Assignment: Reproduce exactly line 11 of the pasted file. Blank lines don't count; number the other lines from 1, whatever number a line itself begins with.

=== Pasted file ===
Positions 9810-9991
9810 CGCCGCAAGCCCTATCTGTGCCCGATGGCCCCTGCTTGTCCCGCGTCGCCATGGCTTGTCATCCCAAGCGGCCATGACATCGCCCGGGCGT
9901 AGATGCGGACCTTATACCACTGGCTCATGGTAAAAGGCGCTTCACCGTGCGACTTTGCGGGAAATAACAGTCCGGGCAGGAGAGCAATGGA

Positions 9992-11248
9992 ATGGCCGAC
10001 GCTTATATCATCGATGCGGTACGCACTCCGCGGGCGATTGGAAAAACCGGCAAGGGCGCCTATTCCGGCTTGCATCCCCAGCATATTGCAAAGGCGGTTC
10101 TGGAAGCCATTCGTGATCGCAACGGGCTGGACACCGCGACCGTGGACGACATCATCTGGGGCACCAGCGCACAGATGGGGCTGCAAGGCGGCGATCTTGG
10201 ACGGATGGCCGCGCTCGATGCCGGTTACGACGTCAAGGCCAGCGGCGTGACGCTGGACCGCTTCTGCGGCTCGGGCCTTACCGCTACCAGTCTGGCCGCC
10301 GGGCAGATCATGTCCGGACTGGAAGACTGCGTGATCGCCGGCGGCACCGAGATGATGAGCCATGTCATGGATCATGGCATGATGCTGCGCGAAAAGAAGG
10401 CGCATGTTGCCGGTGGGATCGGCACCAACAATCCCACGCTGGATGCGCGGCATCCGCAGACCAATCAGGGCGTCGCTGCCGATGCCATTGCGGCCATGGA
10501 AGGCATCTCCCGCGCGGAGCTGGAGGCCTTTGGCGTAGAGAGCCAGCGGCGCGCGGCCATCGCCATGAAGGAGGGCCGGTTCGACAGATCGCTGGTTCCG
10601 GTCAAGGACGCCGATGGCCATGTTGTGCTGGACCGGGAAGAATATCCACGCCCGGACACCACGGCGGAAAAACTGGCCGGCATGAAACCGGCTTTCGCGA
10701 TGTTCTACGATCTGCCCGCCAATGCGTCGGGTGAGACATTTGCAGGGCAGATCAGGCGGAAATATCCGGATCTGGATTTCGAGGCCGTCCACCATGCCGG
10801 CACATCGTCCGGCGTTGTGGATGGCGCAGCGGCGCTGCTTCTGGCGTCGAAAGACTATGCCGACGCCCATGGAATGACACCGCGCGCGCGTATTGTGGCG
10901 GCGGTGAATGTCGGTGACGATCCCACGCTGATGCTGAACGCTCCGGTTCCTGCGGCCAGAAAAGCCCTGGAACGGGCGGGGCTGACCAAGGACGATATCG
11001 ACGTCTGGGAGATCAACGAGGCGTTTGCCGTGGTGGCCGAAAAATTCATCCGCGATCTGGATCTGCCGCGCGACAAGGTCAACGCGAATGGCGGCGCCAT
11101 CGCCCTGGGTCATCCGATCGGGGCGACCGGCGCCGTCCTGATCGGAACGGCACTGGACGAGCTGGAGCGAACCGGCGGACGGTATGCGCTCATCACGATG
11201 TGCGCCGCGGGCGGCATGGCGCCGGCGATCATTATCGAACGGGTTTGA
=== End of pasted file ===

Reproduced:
10501 AGGCATCTCCCGCGCGGAGCTGGAGGCCTTTGGCGTAGAGAGCCAGCGGCGCGCGGCCATCGCCATGAAGGAGGGCCGGTTCGACAGATCGCTGGTTCCG